Hezbollah’s precision-guided missile (PGM) arsenal is Israel’s leading conventional security threat, surpassed only by Iran’s nuclear program.
While Hezbollah is not believed to have crossed Israel’s red line on this issue—a threshold that could trigger a preemptive attack on stockpiles of PGMs on Lebanese soil—it is continually taking steps towards it.
With Iran’s help, Hezbollah has recently explored ways to manufacture PGMs in Lebanon to avoid Israel’s effective grey zone campaign to disrupt the proliferation of advanced weapons from Iran to its regional proxies.
The ability to set up an indigenous PGM production capability in Lebanon—in which Hezbollah would merely receive components and independently assemble them, rather than rely on Iran for fully-built imports—represents a truly dangerous situation that Israel cannot tolerate in light of the instability that this scenario would cause.
“We have to go back in time and ask ourselves, how did we get to this stage?” says Brig. Gen. (ret.) Zvika Haimovich, former commander of the Air Defense Forces in the Israeli Air Force and a senior research fellow at the MirYam Institute.
Haimovich notes two processes that have led to the current situation. The first is a learning process by Iran and Hezbollah. Tehran and its proxy examined the estimated 20,000 projectiles fired at Israel—most of them by Hamas in Gaza—over the past fifteen years and found that only minimal damage was caused.
“Statistical (unguided) weapons had a big cognitive effect on the public but little practical effect,” says Haimovich. The second factor he notes is the revolution in standoff guided weapons technology. Whether rocket, missile, or drone, the latest technology enables these weapons to be fired from the ground, air, or sea to accurately strike targets, creating major damage, Haimovich says.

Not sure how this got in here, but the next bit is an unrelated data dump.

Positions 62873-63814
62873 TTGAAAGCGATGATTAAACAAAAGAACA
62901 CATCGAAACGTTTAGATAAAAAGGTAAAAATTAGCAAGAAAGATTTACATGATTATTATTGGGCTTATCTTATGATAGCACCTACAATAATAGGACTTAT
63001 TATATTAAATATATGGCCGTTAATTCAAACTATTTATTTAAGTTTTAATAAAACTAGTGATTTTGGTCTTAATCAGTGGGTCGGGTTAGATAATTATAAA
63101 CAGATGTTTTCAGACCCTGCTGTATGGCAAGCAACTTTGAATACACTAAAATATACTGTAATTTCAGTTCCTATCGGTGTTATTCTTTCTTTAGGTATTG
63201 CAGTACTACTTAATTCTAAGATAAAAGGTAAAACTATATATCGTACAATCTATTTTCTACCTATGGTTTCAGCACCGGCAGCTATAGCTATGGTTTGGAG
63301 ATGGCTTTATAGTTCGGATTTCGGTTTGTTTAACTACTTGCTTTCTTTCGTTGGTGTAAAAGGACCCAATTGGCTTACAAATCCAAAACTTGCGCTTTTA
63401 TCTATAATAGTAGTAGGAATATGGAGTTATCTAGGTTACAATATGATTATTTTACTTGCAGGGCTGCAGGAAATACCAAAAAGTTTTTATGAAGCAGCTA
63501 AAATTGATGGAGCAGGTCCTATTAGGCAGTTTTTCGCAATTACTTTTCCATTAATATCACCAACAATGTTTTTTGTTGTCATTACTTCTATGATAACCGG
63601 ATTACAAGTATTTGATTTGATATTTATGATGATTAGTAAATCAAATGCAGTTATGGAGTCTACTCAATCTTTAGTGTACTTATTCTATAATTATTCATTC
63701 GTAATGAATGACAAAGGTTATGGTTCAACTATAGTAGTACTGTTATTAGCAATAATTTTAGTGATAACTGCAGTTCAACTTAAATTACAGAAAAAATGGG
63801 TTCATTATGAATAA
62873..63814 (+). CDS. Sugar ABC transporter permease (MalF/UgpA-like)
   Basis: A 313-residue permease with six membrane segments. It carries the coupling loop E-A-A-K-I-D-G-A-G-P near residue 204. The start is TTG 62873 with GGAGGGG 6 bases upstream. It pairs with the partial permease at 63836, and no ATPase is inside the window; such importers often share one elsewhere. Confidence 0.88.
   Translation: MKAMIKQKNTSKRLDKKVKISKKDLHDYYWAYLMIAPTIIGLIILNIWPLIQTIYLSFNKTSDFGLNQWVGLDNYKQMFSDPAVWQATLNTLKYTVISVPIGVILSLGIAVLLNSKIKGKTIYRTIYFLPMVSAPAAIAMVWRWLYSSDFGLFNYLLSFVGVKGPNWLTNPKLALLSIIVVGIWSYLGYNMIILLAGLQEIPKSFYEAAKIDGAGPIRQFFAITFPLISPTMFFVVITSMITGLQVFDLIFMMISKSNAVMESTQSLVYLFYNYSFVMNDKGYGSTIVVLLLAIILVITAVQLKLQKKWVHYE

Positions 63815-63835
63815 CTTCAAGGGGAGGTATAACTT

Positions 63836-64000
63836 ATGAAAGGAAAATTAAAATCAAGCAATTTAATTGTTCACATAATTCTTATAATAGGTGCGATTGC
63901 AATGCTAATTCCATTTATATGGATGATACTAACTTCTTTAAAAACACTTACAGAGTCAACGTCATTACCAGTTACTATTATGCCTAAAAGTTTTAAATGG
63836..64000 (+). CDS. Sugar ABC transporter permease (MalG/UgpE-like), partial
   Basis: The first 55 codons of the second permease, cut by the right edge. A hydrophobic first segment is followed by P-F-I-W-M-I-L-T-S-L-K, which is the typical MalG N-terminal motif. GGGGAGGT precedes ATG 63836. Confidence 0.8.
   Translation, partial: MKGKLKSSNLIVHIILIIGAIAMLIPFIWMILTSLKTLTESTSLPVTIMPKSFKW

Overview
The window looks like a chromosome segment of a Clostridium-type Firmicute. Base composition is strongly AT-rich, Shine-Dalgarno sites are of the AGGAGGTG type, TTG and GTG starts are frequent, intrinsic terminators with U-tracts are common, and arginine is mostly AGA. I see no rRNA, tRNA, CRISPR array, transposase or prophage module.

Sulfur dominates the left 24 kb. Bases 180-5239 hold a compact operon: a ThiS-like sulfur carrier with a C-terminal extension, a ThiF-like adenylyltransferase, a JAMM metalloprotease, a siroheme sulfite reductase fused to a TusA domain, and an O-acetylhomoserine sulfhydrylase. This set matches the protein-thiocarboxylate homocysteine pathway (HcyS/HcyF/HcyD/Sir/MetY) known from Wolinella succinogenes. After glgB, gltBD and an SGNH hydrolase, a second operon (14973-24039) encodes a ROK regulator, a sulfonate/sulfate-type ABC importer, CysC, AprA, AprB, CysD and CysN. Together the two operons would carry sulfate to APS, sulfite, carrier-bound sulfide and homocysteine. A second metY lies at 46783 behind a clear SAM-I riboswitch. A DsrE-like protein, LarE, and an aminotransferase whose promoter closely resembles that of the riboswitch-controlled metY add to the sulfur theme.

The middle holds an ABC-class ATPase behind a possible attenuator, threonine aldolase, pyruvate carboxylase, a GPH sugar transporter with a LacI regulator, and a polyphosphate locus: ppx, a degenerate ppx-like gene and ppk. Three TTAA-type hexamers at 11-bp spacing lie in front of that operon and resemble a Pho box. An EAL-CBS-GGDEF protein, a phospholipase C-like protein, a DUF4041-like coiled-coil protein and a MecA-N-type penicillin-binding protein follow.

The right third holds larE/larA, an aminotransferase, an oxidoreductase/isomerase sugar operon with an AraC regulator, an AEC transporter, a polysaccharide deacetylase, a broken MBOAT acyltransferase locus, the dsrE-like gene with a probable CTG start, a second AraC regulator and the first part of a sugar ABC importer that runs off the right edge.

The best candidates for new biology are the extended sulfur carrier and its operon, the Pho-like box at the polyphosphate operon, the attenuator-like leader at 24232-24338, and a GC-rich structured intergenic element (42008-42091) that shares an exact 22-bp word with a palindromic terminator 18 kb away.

Brig. Gen. (ret.) Shachar Shohat, former Air Defense Forces Commander in the Israeli Air Force, describes PGMs as “the air force of terror organizations.”
To illustrate the difference between the threat of guided and unguided projectiles, he states: “Until now, around 25% of statistical, unguided weapons fired at populated areas were on course to their targeted areas. The entry of precision-guided munitions changes these parameters.”
Given that Iron Dome has intercepted approximately one-quarter of all incoming rockets from Gaza and is programmed to shoot down only threats heading for built up areas, the accuracy level of unguided rocket barrages is fairly clear, Shohat says, adding that “This strike level for statistical rockets of around 25% hasn’t changed since the 2006 Second Lebanon War.”
In contrast, PGMs can not only ensure that areas of interest are hit but can fire projectiles at an accuracy of between five to ten meters from the target, representing a completely new level of precision strike capability.
“If a simple rocket with a 20-kilogram warhead lands 20 meters from a building, it causes heavy damage to it. When a 250-kilogram warhead rocket accurately hits a building, it will take it apart and topple it. A 250-kilogram warhead can destroy multiple buildings,” Shohat cautions.
“What was once the reserve of a trained air force with pilots—the ability to hit precise targets, like a power station or a research center, can now be done with PGMs,” says Shohat. “If an adversary had to fire four munitions to hit one target, today one munition is enough.”
These conclusions became clear to Iran and Hezbollah, Haimovich says, and in the decade that followed the Second Lebanon War, the shift to PGMs became apparent.
“Hamas is also trying to get PGMs into its inventory,” Haimovich warns.
“In the end, it all comes from a single catalyst—Iran. The Iranians provide the knowledge and the technology. In the past, they went for the “easy” option of transferring the missiles pre-assembled. Then they understood that these smuggling runs are discovered easily by Israel, and that Israel’s intelligence community had become far too adept at recognizing missile convoys, cargo flights, or shipments,” he adds.
“So, in the past ten years, they started with the idea of transferring knowledge to local proxies,” continues Haimovich.
Israeli officials have in past years warned about “suitcases” containing guidance kits that can be placed on unguided rockets, turning them into guided rockets. The guidance kits, complete with navigation fins, can turn powerful yet unguided rockets into precision-guided missiles.
Iran and Hezbollah have made multiple efforts to get such GPS guidance kits into Lebanon. Israel has made it abundantly clear to its enemies that if its red line on this type of proliferation is crossed, action will follow.